STUDY BACKGROUND AND AIMS: Predicting outcome at endoscopic retrograde cholangiopancreatography (ERCP) remains difficult. Our aim was to identify the risk factors for failed ERCP.
Patients and methods: A prospective multicenter study of ERCP was performed in 66 hospitals across England. Data on 4561 patients were collected using a structured questionnaire completed at the time of ERCP.
Results: In total 3209 patients had not had an ERCP prior to the study period. Considering their first ever ERCP, 2683 (84 %) were successfully cannulated, 2241(70 %) had all intended therapy completed, 360 (11 %) had some intended therapy completed, and 608 (19 %) were considered to have had a failed procedure. For first ever ERCP, factors associated with incomplete procedure (odds ratio and 95 % confidence interval) were: Billroth surgery (9.2, 3.2 - 26.7), precutting (2.0, 1.6 - 2.7), common bile duct (CBD) stone size and number (3.2, 2.1 - 4.8 for multiple, large stones), interventions in the pancreatic duct (3.4, 1.6 - 7.0), and CBD stenting (2.8, 2.2 - 3.5). Analysis of the 1352 patients who had undergone an ERCP prior to the study period indicated previous failed ERCP was also predictive of incomplete therapy (1.5, 1.1 - 2.1). The modified Schutz score correlated with ERCP completion, as did the Morriston score, even when modified to include only variables measurable before the procedure.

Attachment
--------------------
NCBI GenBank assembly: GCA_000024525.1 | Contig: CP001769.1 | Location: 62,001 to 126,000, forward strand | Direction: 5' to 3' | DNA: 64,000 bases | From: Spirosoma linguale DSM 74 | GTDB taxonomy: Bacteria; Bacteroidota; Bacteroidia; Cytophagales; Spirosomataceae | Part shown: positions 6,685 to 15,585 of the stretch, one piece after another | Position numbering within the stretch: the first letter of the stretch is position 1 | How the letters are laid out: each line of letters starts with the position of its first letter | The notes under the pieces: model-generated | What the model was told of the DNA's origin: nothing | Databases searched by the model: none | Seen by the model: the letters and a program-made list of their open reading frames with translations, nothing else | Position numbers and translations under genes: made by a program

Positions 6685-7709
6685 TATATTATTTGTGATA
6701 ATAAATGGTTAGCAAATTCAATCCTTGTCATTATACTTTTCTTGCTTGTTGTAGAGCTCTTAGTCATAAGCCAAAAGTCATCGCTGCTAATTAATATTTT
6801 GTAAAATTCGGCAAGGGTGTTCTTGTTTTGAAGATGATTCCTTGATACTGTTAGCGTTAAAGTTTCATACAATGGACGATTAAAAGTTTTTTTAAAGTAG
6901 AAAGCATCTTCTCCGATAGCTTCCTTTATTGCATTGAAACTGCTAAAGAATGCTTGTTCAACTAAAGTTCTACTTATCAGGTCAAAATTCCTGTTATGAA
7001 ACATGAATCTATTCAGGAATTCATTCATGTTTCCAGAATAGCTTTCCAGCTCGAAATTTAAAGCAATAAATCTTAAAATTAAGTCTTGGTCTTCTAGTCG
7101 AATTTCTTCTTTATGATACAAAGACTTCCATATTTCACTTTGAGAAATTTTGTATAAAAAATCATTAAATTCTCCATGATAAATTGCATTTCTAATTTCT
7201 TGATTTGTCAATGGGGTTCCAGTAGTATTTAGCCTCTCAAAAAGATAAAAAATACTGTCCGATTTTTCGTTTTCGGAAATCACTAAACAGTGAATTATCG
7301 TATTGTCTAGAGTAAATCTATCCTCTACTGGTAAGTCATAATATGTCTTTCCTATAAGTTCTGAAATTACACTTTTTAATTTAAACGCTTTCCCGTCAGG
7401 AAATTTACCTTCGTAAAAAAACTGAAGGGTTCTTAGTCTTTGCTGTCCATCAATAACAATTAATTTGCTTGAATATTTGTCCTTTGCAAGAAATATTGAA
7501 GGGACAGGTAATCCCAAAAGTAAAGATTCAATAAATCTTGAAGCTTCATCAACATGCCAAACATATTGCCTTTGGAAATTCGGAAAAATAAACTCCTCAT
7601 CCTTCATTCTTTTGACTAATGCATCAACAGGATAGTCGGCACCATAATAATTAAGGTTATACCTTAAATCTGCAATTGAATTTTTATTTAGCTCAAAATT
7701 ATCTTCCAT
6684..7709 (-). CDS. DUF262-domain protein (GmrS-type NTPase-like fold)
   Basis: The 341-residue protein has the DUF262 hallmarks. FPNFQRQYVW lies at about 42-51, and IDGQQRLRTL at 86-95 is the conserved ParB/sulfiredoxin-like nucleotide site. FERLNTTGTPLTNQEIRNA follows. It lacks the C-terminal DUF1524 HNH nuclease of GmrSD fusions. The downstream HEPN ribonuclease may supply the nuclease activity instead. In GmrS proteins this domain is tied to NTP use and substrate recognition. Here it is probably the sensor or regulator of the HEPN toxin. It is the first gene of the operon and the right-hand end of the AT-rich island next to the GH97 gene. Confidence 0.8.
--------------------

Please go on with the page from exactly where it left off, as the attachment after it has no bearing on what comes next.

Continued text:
Conclusion: This study confirms that patient- and procedure-based variables are key predictors of technical success and validates current methods of rating ERCP difficulty. Of note, a correlation between outcome and institutional factors, such as unit and endoscopist caseload, was not demonstrated.
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